Anonymous says:

Not one politician would be elected if he told the truth. And they do get elected. Not all dates should be expected to end in a long term relationship!!!!! Hell … lie … have a few dates … have some fun … and who knows … he might luck out and find a woman like Dexter’s sister and have some real fun!!!

Anonymous says:

Lol, nice! He can pretend he’s James Bond!

Donna Freedman says:

Don’t lie.
I’m coming from a different place in life than some of the other readers: I’m 52 and have already raised my kid so I’m not looking to build a family. I’d be looking for a partner, not a meal ticket.
If I were looking on these sites, what the guy has written about himself is what would grab my attention. If it’s sufficiently interesting then I’d go out for coffee with him. Conventional “good” looks matter less to me than a lively mind and a kind heart.
Salary? None of my business unless somewhere down the road we talked about merging households.
At that point, yes, I would want both of us to pull a current credit report in each other’s presence. No matter how much I liked someone, I wouldn’t want to be blindsided by $100,000 in undisclosed debt after I’d moved in. It would make me wonder what else he had kept from me — especially if the report showed defaulted debts and maxed-out credit cards. That would make it an issue of values: I couldn’t respect someone who routinely walked away from his or her responsibilities.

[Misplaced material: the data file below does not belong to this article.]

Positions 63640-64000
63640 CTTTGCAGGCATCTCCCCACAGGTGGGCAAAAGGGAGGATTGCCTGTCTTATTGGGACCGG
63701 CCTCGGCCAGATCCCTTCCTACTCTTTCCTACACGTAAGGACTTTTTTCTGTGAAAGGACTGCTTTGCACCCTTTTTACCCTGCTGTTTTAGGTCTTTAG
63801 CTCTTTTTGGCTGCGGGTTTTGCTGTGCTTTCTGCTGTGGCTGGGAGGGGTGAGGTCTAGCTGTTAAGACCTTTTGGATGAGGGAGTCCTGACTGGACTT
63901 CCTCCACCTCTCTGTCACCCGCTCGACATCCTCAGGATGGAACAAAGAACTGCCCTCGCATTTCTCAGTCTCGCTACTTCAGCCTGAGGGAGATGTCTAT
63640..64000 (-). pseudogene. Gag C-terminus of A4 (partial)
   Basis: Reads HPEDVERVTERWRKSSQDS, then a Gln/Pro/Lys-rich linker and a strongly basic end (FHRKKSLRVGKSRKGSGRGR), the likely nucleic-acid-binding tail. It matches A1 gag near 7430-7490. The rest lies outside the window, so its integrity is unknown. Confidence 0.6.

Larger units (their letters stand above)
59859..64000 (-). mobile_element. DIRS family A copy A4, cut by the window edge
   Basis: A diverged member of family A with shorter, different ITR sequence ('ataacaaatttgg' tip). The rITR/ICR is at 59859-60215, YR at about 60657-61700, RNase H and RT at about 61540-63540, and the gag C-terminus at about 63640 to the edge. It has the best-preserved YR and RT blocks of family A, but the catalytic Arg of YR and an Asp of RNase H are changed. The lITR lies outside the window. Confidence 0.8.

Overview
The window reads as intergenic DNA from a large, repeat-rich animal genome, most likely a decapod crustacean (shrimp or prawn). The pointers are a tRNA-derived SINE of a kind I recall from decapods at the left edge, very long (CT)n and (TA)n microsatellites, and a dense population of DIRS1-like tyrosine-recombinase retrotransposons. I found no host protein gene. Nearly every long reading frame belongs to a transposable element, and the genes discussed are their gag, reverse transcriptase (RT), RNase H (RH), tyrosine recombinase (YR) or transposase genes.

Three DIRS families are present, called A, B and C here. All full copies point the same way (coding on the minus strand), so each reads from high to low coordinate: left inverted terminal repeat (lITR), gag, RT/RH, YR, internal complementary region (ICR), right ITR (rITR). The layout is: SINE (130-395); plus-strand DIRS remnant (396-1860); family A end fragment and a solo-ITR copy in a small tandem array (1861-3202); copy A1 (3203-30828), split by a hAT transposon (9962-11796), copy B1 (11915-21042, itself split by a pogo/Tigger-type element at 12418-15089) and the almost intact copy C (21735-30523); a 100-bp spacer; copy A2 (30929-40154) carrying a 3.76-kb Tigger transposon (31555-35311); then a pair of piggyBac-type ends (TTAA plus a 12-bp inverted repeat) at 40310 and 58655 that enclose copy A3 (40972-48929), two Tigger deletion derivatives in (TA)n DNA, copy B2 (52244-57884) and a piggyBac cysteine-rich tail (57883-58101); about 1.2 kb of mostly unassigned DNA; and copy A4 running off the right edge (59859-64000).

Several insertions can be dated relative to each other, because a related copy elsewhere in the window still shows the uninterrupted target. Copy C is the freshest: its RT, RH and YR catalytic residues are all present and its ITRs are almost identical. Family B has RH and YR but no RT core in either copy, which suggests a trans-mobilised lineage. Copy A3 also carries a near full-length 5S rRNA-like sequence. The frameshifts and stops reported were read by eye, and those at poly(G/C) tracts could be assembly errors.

But it’s a moot point for me: I’m not looking. 🙂

Anonymous says:

Is the question required? If not, leaving it blank would be the best course of action. In general, a person won’t hold a negative attribute against somebody if it’s not listed at all. By listing it, he’s only drawing negative attention to himself. There’s no need to lie about it, just check the “I’d rather not say” button. Women will respect his privacy. I’ve done a ton of online dating in the past, and I can safely say he won’t be losing out by leaving income blank.

Anonymous says:

What makes you so sure people are even looking at the income number? I wouldn’t. My advice: if Craig wants to meet the kind of women who care about (prioritize, even) how much he makes, then he should inflate his income. If he doesn’t care to go out with those kinds of folks, can’t he leave it blank or look elsewhere?

Anonymous says: